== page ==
Up to 1.8 million Gazans — around 80 percent of the population — have been forced to leave their homes since Israel began its bombardment in response to Hamas’s attack on Oct. 7. That number is expected to rise after Israel issued a new evacuation order on Saturday for areas in the south.
Gaza has never experienced so much internal displacement in such a short time. Earlier conflicts forced hundreds of thousands of Palestinians from their homes, but refugee experts said the current war was unprecedented for the number of people displaced within the enclave’s 140 square miles.
With Israel barring most Gazans from leaving and shelters swelling to many times over their capacity, humanitarian aid workers say there is no safe place to go as the fighting continues.
There are at least 14 government and United Nations shelters within the new evacuation zone that Israeli forces announced on Saturday. These shelters had registered more than 68,000 displaced people as of Nov. 28.
“People are sleeping on the streets and sidewalks without any means of protection,” said Yousef Hammash, an advocacy officer for the Norwegian Refugee Council, who fled from his home in northern Gaza in mid-October to stay with more than 40 relatives in a two-room home in Khan Younis. “And people in the shelters are trying to convince themselves that it’s a bit more safe than being in the street.”
“The situation before was unimaginable, and now they want to move people again,” he added.
About 1.4 million Palestinans have found shelter in or outside of Gaza’s schools, medical centers, mosques and churches. The rest — as many as a half a million people — are thought to be staying with relatives and even strangers, often sleeping outside in courtyards or crammed into small apartments.
A majority of the displaced have moved south, as intense air- and ground strikes by Israeli forces have destroyed much of the north, making it unlivable. But tens of thousands are estimated to remain in the north, including many who are unable to travel, such as the sick and disabled.
Humanitarian organizations warn that shelters, even in the south, are not protected from fighting. The U.N. reported on Nov. 23 that since the start of the conflict, an estimated 191 people in shelters had been killed and 798 had been injured.
Many schools housing displaced people have been damaged since the war began, according to a UNICEF tracker, which relies on reports from other organizations on the ground.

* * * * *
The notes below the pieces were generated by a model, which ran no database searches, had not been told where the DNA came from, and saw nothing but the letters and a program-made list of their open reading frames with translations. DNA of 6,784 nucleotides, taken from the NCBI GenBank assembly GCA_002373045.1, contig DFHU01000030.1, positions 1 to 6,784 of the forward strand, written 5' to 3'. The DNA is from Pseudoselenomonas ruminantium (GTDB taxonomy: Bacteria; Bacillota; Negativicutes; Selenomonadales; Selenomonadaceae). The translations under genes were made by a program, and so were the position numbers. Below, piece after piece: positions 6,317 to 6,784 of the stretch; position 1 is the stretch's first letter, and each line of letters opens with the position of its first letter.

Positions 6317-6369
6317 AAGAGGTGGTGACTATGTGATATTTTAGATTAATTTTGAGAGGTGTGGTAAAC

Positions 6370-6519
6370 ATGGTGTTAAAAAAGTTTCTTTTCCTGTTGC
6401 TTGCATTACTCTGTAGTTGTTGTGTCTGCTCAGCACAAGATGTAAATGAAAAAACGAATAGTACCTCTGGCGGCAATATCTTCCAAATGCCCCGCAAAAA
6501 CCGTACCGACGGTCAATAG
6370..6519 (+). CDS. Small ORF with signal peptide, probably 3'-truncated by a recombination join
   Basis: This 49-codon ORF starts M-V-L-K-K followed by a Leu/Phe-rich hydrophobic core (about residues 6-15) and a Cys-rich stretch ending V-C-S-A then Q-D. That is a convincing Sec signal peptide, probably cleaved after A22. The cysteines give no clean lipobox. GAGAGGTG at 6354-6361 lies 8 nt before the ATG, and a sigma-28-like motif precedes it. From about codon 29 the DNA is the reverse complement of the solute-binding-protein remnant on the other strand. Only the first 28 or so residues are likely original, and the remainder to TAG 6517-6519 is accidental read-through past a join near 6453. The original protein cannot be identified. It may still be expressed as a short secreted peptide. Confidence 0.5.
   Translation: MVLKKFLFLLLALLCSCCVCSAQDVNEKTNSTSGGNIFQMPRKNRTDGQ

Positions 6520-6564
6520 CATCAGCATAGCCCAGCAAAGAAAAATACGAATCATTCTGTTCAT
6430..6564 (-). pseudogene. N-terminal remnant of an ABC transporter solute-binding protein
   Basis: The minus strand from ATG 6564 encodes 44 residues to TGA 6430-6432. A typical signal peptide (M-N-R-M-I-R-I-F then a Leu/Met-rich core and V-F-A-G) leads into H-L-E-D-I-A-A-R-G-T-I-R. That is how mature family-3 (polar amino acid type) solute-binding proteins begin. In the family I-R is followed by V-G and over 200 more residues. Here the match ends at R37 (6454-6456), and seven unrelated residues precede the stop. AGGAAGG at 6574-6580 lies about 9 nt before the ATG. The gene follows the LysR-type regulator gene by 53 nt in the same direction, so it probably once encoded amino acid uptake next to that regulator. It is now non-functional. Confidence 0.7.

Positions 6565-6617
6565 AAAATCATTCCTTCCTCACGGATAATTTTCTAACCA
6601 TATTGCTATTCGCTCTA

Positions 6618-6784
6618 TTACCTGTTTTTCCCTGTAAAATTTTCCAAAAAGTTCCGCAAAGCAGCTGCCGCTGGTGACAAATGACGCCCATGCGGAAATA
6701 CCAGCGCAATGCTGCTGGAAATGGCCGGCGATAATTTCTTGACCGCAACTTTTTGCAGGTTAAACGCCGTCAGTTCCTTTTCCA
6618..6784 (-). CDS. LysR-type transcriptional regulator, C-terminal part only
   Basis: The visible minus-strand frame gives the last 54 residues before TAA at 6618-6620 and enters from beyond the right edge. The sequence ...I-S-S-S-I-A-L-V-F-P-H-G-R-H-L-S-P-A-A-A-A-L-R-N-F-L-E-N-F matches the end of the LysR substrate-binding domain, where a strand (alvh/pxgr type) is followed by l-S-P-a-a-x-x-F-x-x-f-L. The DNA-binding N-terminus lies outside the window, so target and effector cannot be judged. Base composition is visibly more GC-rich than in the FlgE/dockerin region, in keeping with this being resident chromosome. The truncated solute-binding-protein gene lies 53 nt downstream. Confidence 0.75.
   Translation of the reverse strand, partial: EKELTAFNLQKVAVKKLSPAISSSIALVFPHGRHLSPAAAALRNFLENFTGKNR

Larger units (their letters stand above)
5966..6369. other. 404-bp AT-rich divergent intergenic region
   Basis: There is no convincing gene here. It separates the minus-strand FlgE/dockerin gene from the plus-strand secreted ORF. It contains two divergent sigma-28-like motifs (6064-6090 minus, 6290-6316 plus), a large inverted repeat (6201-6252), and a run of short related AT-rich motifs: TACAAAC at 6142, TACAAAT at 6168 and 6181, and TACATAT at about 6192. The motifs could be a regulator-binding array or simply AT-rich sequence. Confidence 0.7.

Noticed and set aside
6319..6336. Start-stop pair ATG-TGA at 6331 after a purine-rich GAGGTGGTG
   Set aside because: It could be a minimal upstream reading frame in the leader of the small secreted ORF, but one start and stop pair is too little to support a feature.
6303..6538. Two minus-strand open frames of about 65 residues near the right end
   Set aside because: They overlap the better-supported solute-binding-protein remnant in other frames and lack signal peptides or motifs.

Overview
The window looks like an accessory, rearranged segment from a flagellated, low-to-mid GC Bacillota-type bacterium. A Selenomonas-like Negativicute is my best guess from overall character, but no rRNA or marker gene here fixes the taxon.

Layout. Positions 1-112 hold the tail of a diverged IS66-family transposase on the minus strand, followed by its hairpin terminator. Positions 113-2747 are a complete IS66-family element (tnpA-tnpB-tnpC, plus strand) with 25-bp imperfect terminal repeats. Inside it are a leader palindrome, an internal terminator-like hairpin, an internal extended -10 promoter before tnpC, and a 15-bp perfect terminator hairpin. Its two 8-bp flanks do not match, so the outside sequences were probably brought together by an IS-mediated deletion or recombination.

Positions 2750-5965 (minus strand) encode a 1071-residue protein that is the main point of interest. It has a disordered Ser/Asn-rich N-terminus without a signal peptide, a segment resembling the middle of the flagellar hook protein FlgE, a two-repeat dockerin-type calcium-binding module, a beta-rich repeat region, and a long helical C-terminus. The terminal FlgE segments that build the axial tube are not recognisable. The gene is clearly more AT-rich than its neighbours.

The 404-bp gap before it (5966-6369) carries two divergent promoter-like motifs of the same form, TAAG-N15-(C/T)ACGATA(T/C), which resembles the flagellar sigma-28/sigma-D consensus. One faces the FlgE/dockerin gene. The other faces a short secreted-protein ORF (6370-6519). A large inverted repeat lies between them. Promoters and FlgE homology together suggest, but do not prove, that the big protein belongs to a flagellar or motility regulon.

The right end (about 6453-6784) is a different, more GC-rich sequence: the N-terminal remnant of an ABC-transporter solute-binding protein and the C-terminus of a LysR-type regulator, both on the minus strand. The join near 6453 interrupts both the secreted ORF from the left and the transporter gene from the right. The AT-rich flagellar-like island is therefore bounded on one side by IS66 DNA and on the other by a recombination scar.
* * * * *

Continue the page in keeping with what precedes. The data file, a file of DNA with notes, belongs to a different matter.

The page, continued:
Schools that have sheltered displaced people and have been damaged
At least 28 government schools functioning as shelters have sustained major damage in the North Gaza and Gaza regions, making them no longer usable, and 122 others across the territory have sustained moderate or minor damage.
The U.N. has estimated that most of its shelters are at four times their capacity, at minimum, and unable to accommodate more people.
“You have to wait in line for two hours, just to use the bathroom,” Mr. Hammash said. “To have a shower is kind of a dream.”
Number of people staying in shelters in each region since Oct. 7
Many Gazans have moved south, but tens of thousands remain in shelters in the north.
The shelter population has soared in the Gaza Strip since the start of the war, especially in the central and southern regions of Deir al Balah, Khan Younis and Rafah, areas to which Israeli forces have told Palestinians to evacuate.
Close quarters and limited access to safe water and bathrooms is contributing to the spread of disease, along with the onset of winter, according to the World Health Organization. The agency has reported thousands of cases of acute respiratory infections, diarrhea and skin rashes in Gaza on average each day.
During the seven-day cease-fire that ended on Friday, some people temporarily left shelters to return to their homes to investigate any damage. Some people displaced in the south even tried to go back to the north, according to the U.N.
The safety of displaced people is uncertain as the fighting continues into its ninth week, and people are once again forced to move to new locations.
“We are going to a new level of madness and bombardment,” Mr. Hammash said. “Now it’s the turn of the south.”